#Fearless4Friday: Digital News Stories that Made Waves in Singapore

The past month was nothing short of a flurry of global and local #epic happenings, some amusing and some more emotionally draining than others. As a wrap up, I have provided a summary of top news that has made waves in the digital communication space in Singapore and Asia.

1.       Starting on a high – World Cup 2014 is the most social one ever.

With more than a billion Facebook interactions and 300 million tweets, the 2014 World Cup was the most social ever. There were more posts, tweets, and photos than any other global event. Cutting through the clutter and creating awareness for a brand in a crowded space is extremely difficult. However, if done right and activated correctly, an event-specific campaign can land the brand in the middle of a global social conversation.

 Case in point, Zeno Singapore worked with Lenovo social-digital marketers to create a global, hashtag-led campaign on football in June. We asked the Lenovo community “Is the world’s largest football extravaganza going to be #32DaysofHeaven or #32DaysofHell for you?” Over the past four weeks, the dueling hashtags and social media competition that resided on www.whatsyourvibe.com, sparked a broad range of conversation and contradiction on the feelings of football and non-football fans within the Lenovo community. At the close of the football event, a short video was filmed by Lenovo which created closure to the emotional roller-coaster ride experienced by Lenovo fans during these #32days of football.

 At the heart of any great campaign, insights and creativity is at the core. Understanding the landscape, listening to the conversation and extracting insights can help inform the campaign and engagement strategy. Of course, creativity is what brings the campaign to life and allowed it to live among the community.

2.       One for the laughs – You bet, you lose… really?

With the high prevalence of problem gambling in Singapore, the National Council on Problem Gambling (NCPG) developed an anti-gambling TV commercial which has gone viral on social media. The video showed a troubled boy whose savings were used by his father to bet on Germany at the 2014 World Cup. However, the video became the target of jokes and memes after Germany reached the finals by thrashing the host nation Brazil 7-1. When Germany snatched victory in the final game, viewers and media all over the world has mocked the anti-gambling for the correction prediction of the game.

However, even though the advertisement backfired on the NCPG, news outlets worldwide including Wall Street Journal, Late Night with Jimmy Fallon and Telegraph, picked up the story and created spoofs and parodies that generated greater publicity for the NCPG. At the end of this saga, we surmised – as the adage goes, there is no such thing as bad publicity. Really?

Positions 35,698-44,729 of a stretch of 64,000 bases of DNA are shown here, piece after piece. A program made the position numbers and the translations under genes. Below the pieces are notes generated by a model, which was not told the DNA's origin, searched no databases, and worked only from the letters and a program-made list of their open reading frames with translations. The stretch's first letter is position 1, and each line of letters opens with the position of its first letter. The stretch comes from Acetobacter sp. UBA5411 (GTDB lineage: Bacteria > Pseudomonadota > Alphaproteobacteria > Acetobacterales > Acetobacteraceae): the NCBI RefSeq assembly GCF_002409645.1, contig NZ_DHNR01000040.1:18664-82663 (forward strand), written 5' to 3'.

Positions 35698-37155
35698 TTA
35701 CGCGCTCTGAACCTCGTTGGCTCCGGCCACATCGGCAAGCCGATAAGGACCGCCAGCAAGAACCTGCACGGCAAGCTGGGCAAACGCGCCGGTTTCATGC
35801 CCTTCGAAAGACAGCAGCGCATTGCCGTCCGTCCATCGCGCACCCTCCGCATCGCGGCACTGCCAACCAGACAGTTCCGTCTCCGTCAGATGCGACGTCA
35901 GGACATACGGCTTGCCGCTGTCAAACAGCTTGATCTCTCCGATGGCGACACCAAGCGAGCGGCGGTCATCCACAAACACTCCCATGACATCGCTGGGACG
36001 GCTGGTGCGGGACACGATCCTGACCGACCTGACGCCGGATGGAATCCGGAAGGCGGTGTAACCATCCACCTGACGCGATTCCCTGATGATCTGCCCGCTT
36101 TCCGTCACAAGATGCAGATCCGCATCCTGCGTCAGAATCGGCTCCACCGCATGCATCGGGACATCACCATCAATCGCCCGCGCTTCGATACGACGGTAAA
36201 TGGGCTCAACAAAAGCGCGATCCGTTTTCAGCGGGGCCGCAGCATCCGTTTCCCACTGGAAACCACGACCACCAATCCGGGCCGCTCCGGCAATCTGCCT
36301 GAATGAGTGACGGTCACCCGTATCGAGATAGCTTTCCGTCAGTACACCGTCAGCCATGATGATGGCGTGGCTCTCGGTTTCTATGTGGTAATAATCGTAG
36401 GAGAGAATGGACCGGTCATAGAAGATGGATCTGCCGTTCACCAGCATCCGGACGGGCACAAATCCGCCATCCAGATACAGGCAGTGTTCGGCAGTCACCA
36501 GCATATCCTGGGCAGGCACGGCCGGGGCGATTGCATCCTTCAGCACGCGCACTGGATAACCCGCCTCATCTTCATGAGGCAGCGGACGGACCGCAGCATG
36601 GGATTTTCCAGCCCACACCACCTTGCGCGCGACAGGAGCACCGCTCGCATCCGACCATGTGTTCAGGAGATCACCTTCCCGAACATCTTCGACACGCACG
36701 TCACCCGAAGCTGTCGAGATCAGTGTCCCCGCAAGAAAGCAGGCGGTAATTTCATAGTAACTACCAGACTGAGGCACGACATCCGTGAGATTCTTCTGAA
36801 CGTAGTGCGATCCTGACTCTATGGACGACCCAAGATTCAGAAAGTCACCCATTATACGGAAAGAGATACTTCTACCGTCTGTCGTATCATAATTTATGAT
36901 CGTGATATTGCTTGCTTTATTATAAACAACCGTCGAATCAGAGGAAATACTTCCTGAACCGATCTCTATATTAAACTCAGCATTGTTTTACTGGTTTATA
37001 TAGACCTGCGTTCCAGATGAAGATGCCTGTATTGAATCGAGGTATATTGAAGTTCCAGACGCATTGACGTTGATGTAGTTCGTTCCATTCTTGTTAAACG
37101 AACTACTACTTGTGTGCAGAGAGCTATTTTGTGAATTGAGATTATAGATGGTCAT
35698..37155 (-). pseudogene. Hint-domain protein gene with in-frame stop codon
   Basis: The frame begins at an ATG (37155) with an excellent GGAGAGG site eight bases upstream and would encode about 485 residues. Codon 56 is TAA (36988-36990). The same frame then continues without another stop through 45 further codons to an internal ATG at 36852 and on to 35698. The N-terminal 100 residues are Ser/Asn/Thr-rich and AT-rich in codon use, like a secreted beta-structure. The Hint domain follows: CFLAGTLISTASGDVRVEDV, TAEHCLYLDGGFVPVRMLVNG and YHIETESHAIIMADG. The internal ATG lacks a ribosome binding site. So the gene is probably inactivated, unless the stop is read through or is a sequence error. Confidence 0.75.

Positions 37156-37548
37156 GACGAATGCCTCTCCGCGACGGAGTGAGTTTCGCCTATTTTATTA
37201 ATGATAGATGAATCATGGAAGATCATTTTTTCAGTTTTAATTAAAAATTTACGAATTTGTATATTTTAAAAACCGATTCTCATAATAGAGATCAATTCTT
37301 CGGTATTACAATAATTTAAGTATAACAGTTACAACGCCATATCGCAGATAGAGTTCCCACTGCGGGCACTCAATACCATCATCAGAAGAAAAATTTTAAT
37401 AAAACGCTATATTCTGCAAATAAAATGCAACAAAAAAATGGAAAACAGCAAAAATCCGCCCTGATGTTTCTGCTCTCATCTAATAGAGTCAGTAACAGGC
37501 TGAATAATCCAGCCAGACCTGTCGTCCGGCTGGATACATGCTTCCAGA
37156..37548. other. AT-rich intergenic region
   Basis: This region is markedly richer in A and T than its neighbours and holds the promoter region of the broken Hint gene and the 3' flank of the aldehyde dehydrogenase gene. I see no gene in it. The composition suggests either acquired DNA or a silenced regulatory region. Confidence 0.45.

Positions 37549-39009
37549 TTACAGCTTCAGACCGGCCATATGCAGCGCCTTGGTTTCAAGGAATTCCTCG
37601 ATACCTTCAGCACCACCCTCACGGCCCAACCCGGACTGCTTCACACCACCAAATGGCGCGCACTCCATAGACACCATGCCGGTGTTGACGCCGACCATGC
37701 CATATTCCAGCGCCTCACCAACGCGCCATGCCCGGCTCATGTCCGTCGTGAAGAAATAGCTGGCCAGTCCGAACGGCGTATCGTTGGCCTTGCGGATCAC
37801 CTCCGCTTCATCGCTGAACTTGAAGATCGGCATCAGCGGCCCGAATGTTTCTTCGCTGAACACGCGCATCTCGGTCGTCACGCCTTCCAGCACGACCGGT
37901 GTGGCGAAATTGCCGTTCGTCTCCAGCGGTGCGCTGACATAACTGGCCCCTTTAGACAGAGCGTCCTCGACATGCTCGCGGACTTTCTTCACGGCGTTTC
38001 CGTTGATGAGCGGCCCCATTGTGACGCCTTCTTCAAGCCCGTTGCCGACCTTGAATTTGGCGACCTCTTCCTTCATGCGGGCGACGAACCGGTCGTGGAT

3.       Be in good books

In the past few weeks, the Singapore Government has ordered the National Library Board (NLB) to remove three children’s books that portray gay, lesbian, or unconventional families. This move has resulted in the withdrawal of library-related events by several local writers in protest. Politicians and the public also voiced strong opinions against the decisions to pulp the books and sparked a storm of criticism online. A #FreeMyLibrary social media campaign and at least two petitions have been launched in opposition to the move.


4.       The lowest point – National crises

Over the past few weeks, the social media space abounds with endless conversation around the downing of flight #MH17. Separately in Philippines, Typhoon Glenda has become the largest storm to hit Manila in 2014. Many brands have paid their tribute to the victims of #MH17 and #‎GlendaPH and showed support for the families and friends via social media. The power of social media was keenly felt when people use it as a tool to check in with affected families and friends. Social media channels also provided enormous amounts of emotional support along with concrete offers of help.

 However, the magnitude and consequence of events may cause brands to make insensitive comments around such tragedies. Hours after the Malaysia Airlines jetliner was shot down in eastern Ukraine, Singapore Airlines’s Facebook and Twitter updates said its own flights were not using Ukraine airspace. This has triggered a flood of angry responses from the community to Singapore Airlines for not offering condolences and instead posted a message that was perceived as being insensitive to many.

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